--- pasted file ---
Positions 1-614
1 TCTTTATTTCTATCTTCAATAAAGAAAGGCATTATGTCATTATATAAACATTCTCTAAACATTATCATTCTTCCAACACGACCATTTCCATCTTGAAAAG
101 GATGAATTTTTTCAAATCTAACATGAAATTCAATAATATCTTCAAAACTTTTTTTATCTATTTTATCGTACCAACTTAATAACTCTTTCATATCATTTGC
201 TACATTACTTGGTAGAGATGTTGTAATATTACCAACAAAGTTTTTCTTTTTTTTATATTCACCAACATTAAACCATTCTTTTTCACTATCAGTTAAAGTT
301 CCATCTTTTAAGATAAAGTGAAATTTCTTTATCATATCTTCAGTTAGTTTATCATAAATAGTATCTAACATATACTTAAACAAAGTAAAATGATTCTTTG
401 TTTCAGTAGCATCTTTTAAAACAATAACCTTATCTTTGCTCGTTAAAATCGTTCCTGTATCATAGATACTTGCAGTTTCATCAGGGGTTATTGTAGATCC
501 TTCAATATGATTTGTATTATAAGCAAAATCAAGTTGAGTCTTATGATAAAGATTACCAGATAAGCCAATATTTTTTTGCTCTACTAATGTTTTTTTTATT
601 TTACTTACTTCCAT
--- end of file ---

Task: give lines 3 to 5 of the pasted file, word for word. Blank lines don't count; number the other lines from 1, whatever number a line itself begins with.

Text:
101 GATGAATTTTTTCAAATCTAACATGAAATTCAATAATATCTTCAAAACTTTTTTTATCTATTTTATCGTACCAACTTAATAACTCTTTCATATCATTTGC
201 TACATTACTTGGTAGAGATGTTGTAATATTACCAACAAAGTTTTTCTTTTTTTTATATTCACCAACATTAAACCATTCTTTTTCACTATCAGTTAAAGTT
301 CCATCTTTTAAGATAAAGTGAAATTTCTTTATCATATCTTCAGTTAGTTTATCATAAATAGTATCTAACATATACTTAAACAAAGTAAAATGATTCTTTG